On the night of December 9, 2011, Siham Stewart called her husband, Ayyub Abdul-Alim, as he closed down his corner store, Nature’s Garden, in Springfield, Massachusetts. She asked him to bring home a gallon of milk. A few minutes later, she watched from the window of their second-floor apartment as he was seized in the street and handcuffed by two police officers.
Forty-eight hours after Abdul-Alim’s arrest, FBI agent James Hisgen and Springfield police officer Ronald Sheehan offered him the chance to walk away free of charges if he agreed to become an informant on the Muslim community. He refused the deal and is now held at the Cedar Junction maximum-security prison in Massachusetts, facing up to sixteen years behind bars.
While awaiting trial, Abdul-Alim discovered that his wife received cash payments from the FBI totaling at least $11,949. The receipts were signed by Sheehan and Hisgen. Stewart testified against Abdul-Alim in court and admitted to working as an informant. This past April, Abdul-Alim was found guilty of illegal possession of a firearm that he alleges the officers planted on him as part of their attempt to pressure him to work for the FBI.
Abdul-Alim, 36, grew up in New York City in a family of African-American and Puerto Rican heritage. Prior to his arrest, he founded and ran the Quran and Sunnah Community Center in Springfield, which offered free meals and prayer services, and Connections Transportation, which transported people to visit their loved ones in prison. He was also a small business owner, an apartment complex manager, a husband, and a father figure to Stewart’s son.
His life began to change in 2010 after he returned from a three-week religious trip to Mecca. Abdul-Alim reports that he began to receive calls from James Hisgen, an agent at the FBI’s Springfield field office, who asked him questions such as, “Do you love America?” and told him to call back if he was interested in working as an informant.
In early 2011, Hisgen showed up at Abdul-Alim’s mosque, Masjid Al Tawheed, with two other agents. According to the Imam, Dr. Ishmael Ali, Hisgen claimed he was from the Springfield Building Department and demanded to search the mosque. Dr. Ali turned him away because he did not have a warrant. Dr. Ali recalled that in the two years leading up to his arrest, Abdul-Alim continually sought advice on how to get the FBI agents to leave him alone.
Since 9/11, a key element in the FBI’s counter-terrorism tactics has been the aggressive recruitment and deployment of large numbers of informants among Muslim communities in the United States. Part of the purpose is to gather information on political or community activism, which the FBI frames as a precursor to extremist violence. But the tactics also fit a familiar pattern—one that harkens back to the FBI’s history of targeting the civil rights and Black Power movements of the 1960s, when it was likewise asserted that extremist ideologues were fueling violence.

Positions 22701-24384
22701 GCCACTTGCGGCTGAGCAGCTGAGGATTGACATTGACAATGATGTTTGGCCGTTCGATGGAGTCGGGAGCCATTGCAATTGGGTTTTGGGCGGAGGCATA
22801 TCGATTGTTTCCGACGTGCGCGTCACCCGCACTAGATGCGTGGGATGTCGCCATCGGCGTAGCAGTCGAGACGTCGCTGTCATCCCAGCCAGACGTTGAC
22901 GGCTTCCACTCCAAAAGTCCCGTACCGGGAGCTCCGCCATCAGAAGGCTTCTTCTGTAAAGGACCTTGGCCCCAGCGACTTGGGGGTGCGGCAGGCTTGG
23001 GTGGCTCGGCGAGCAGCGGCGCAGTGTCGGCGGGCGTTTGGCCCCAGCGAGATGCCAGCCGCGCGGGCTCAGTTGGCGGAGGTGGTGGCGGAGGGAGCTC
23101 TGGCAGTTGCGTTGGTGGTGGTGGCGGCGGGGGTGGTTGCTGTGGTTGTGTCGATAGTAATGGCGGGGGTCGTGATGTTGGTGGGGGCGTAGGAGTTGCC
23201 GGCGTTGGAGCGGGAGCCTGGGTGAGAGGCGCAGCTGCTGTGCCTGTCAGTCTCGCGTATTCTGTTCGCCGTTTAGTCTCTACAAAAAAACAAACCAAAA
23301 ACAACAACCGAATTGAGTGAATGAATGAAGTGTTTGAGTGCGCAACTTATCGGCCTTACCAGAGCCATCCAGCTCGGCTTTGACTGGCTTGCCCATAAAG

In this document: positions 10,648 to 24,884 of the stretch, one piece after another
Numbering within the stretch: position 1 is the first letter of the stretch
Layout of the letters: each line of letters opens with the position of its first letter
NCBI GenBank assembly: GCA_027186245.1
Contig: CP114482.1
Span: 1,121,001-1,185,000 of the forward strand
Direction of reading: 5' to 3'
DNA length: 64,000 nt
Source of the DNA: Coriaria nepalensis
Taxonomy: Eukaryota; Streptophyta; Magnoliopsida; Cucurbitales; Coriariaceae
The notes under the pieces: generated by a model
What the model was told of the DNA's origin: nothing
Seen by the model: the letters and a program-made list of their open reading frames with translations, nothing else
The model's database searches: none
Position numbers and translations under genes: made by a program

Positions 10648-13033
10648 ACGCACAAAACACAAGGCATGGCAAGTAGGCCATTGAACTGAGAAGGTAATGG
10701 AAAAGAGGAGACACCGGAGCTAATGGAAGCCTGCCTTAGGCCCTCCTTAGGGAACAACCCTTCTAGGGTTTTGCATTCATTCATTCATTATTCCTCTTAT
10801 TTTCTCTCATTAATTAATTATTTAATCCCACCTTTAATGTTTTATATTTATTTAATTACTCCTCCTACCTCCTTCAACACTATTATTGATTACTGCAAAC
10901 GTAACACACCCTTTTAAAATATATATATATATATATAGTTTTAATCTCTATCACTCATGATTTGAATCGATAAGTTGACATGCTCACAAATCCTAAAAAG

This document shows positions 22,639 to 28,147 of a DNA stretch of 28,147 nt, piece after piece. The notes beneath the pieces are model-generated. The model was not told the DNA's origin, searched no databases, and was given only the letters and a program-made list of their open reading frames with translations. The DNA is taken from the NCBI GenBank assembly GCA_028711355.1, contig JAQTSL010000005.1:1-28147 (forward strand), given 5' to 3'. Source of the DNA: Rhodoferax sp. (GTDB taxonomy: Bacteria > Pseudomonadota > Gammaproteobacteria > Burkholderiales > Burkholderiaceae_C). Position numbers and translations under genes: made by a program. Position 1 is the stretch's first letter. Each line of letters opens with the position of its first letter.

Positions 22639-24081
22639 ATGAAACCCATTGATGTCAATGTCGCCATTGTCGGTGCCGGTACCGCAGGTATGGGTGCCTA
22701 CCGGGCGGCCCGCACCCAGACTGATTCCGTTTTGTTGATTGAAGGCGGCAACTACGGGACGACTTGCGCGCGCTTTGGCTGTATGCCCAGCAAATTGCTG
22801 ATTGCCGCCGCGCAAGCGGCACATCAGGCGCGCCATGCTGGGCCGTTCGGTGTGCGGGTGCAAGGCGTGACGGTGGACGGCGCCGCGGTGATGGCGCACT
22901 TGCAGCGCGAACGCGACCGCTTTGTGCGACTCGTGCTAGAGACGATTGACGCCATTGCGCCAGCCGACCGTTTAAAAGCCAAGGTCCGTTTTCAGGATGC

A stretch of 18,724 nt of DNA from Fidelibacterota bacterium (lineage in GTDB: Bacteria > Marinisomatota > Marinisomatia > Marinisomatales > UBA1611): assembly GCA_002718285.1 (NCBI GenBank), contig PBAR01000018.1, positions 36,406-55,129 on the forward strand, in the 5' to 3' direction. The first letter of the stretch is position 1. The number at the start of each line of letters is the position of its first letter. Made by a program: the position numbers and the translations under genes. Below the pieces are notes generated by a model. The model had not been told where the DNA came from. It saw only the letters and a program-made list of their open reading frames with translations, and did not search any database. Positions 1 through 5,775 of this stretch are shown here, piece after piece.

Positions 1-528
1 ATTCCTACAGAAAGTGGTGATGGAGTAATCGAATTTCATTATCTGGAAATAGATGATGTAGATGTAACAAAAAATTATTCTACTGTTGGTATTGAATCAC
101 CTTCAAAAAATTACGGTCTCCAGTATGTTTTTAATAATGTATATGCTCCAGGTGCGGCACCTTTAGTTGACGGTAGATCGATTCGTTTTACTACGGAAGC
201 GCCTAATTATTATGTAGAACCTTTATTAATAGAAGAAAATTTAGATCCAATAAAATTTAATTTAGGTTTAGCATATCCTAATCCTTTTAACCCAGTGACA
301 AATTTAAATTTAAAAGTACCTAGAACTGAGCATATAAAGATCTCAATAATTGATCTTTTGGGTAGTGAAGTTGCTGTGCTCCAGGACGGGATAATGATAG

At that time, FBI agents were each expected to hire at least one informant to report on the goings-on of black people. African-Americans were watched by FBI informants everywhere they congregated: churches, bookstores, bars, restaurants, college classrooms and other gathering spots. In addition to providing information on activist leaders, the informants served as “listening posts” for blanket information on black communities.
The FBI believed that the civil rights movement was a front for Communist subversion and that the urban rebellions of black youth were instigated by Communist agitators. Systematic spying, it was thought, would help prevent riots but ultimately the purpose was to disable the growing radicalism of black America. Black Muslims—branded the “extremists” of the day—were seen as especially politicized, and prominent community figures such as Muhammad Ali and Malcolm X were placed on NSA and FBI watch lists. Nation of Islam leader Elijah Muhammad had been on the FBI’s radar since World War II; in 1942, agents had arrested him on charges of draft evasion.
The best-known FBI initiative directed at the black liberation movement was COINTELPRO—short for Counterintelligence Program. It was launched in 1956 to infiltrate the Communist Party but shortly afterwards was expanded to include the ongoing surveillance of black activists. Disinformation campaigns, arrests on trumped-up charges, faked evidence, and assassinations were used to “expose, disrupt, misdirect, discredit, or otherwise neutralize” black movements, according to the FBI’s own documents. But COINTELPRO was just one initiative within the FBI’s wider surveillance and criminalization of black organizations.
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